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Documentation -> Tutorials -> Tracing with OpenSIPS

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1.  Tutorial Overview

This tutorial aims to get OpenSIPS users through the whole tracing stack that was thoroughly upgraded in latest versions. The tutorial will try to explain why you should activate tracing in your OpenSIPS, what is Homer Encapsulation Protocol and what configurations should you do in both the tracing node and capturing node in the OpenSIPS script. Last but not least we will explain how you can integrate OpenSIPS capturing node with HOMER.

2.  Motivation

Latest OpenSIPS versions came with major improvements regarding tracing and capturing SIP and nonSIP events that happen around OpenSIPS. These improvements transformed OpenSIPS along with Homer into a very powerful tool that helps users to have a much better perspective over their VoIP architecture.

The motivation behind all the recent features is offering the community more accessible means to inspect the SIP traffic and all the events that are happening around SIP. This might prove very useful for debugging what is going wrong in your setup and could save precious time in finding and solving problems. As an example let's suppose you can't call from A to B. If you know either A or B and you have tracing active for them you can use Homer platform to see the whole call flow and all the events related to the call and you can inspect the traffic thus it will be very easy to detect what's wrong. You can also build charts to see various statistics such as the number of registrations or the number of SIP packets that are going through your proxy.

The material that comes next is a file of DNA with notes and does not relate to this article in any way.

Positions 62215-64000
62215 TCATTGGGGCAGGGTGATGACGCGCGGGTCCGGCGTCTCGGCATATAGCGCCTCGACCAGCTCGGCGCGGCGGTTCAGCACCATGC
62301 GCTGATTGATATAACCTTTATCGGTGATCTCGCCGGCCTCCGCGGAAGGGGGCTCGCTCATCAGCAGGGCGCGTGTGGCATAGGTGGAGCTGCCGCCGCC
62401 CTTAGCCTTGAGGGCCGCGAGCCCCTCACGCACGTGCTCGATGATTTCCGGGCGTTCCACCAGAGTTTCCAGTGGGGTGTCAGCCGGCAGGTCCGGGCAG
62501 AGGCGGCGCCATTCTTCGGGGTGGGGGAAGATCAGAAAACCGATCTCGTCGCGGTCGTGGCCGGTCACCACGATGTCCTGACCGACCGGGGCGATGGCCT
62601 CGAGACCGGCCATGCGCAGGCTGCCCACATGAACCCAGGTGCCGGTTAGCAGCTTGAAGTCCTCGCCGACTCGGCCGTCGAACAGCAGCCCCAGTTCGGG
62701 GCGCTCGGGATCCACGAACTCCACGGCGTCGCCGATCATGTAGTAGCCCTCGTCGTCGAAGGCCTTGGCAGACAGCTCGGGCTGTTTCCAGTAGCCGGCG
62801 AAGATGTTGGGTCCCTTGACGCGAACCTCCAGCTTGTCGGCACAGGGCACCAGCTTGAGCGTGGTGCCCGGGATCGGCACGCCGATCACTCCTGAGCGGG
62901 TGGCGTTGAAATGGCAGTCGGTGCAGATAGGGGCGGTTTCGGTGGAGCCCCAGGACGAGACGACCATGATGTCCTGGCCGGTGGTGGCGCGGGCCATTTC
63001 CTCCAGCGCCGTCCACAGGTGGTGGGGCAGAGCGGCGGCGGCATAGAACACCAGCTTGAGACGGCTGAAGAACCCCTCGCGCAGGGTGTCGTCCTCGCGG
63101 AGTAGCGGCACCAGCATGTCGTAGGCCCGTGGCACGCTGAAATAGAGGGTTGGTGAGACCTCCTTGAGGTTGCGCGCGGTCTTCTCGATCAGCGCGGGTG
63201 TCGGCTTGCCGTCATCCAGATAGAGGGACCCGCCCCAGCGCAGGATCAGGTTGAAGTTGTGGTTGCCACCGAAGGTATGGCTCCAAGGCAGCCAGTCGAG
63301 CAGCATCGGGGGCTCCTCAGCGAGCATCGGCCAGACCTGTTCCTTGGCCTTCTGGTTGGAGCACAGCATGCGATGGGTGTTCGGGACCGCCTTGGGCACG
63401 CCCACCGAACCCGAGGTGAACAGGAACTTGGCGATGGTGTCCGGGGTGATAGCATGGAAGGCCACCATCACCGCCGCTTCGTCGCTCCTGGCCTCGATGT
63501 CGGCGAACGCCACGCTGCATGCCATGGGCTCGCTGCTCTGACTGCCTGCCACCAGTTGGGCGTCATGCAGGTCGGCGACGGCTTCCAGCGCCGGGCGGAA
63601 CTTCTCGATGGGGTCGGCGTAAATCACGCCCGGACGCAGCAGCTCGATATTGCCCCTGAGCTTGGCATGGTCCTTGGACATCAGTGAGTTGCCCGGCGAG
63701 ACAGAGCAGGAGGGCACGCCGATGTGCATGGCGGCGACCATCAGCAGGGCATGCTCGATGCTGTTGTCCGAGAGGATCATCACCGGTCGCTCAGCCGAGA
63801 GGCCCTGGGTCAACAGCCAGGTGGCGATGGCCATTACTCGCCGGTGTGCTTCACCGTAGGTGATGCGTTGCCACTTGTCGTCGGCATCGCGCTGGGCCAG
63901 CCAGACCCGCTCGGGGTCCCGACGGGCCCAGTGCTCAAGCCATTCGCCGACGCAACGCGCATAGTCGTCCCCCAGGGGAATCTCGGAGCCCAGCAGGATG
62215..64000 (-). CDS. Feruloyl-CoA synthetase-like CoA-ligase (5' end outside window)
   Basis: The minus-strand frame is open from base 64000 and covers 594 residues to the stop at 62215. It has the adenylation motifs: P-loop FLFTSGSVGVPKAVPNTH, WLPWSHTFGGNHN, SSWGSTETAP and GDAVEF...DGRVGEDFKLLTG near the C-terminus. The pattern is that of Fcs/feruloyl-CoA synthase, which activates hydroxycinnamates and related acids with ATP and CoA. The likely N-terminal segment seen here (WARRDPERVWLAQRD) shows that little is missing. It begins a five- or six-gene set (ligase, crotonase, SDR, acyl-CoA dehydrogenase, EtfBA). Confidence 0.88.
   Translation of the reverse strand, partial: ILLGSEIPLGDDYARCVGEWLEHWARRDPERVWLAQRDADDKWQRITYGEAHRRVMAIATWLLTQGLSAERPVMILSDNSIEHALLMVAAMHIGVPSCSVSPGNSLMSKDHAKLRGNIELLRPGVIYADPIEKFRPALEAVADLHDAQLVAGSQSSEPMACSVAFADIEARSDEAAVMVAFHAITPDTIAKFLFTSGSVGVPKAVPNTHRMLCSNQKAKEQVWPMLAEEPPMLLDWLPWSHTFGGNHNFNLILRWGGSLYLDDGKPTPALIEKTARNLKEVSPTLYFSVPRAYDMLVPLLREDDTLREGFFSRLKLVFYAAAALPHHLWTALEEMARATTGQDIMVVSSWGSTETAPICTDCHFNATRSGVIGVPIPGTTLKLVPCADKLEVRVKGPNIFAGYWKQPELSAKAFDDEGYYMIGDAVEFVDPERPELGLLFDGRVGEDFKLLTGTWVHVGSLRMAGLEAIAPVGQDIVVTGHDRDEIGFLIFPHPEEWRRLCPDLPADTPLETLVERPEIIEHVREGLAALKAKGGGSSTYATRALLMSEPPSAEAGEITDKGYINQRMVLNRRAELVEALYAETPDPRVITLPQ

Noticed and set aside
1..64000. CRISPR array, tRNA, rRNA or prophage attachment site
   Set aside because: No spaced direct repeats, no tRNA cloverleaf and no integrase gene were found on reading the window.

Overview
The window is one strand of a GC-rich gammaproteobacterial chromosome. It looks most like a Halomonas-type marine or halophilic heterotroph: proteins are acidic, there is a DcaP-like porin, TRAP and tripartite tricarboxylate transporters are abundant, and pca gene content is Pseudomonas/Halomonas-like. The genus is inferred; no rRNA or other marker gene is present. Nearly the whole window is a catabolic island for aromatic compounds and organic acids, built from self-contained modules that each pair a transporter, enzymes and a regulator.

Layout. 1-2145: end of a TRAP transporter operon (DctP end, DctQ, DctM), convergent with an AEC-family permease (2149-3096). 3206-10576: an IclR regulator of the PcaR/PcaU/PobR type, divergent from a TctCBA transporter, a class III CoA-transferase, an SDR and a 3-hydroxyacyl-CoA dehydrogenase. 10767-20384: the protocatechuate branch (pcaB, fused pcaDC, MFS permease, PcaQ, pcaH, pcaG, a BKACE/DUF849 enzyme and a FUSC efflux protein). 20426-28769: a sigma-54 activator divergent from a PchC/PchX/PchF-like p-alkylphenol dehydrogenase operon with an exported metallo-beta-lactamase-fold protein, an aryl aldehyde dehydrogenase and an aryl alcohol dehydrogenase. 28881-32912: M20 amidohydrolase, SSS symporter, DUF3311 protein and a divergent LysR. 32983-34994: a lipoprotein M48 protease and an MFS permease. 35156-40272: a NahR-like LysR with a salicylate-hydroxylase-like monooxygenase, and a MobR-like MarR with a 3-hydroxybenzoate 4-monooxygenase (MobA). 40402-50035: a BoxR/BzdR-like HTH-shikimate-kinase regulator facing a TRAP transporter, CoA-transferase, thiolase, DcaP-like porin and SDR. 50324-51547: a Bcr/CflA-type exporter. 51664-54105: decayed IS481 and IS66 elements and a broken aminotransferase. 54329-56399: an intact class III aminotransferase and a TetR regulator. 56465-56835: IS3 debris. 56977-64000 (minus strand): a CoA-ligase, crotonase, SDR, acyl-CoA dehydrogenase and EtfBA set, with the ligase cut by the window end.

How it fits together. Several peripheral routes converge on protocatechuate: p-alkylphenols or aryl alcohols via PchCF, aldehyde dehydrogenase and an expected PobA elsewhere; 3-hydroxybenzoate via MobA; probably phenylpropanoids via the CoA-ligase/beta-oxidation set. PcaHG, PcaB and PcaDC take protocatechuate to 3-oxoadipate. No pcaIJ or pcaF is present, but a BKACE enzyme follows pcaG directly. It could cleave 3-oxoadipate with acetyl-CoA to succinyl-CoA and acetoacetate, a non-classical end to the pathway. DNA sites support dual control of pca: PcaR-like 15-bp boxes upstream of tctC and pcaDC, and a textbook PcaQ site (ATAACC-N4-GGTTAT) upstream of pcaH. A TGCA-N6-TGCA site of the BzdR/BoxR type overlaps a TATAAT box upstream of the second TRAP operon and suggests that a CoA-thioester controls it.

3.  Homer Encapsulation Protocol

3.1  Overview

Homer Encapsulation Protocol or HEP is a protocol used to send data from a tracing node to a capturing node. The protocol is currently on it's third version. The latest version of HEP is version 3 which came with a major improvement changing HEP protocol from a header based encapsulation protocol, that is each field had it's well known position in the header as it is for the TCP header for example, to a more flexible chunk-based protocol. HEPv3/ EEP(Extensible Encapsulation Protocol) allows defining only those chunks that are needed thus reducing the size of the message. What is more custom chunks can be defined allowing more complex packet manipulation and customization.

3.2  HEP in OpenSIPS (proto_hep)

With version 2.2 a new protocol emerged integrating almost everything related to HEP. The module is called proto_hep and implements HEP messages encapsulation both on the client and the server side. The module offers support for older protocols such as HEPv1 and HEPv2 that were already impelemented by sipcapture and siptrace modules and also offers support for the new HEPv3. Versions 1 and 2 have only UDP support while version 3 offers support for TCP and UDP.

What is more, since version 2.3 all the information concerning the destination of the HEP packets have to be defined in this module. If your OpenSIPS instance also acts as a HEP server one can define HEP listeners to handle the HEP traffic.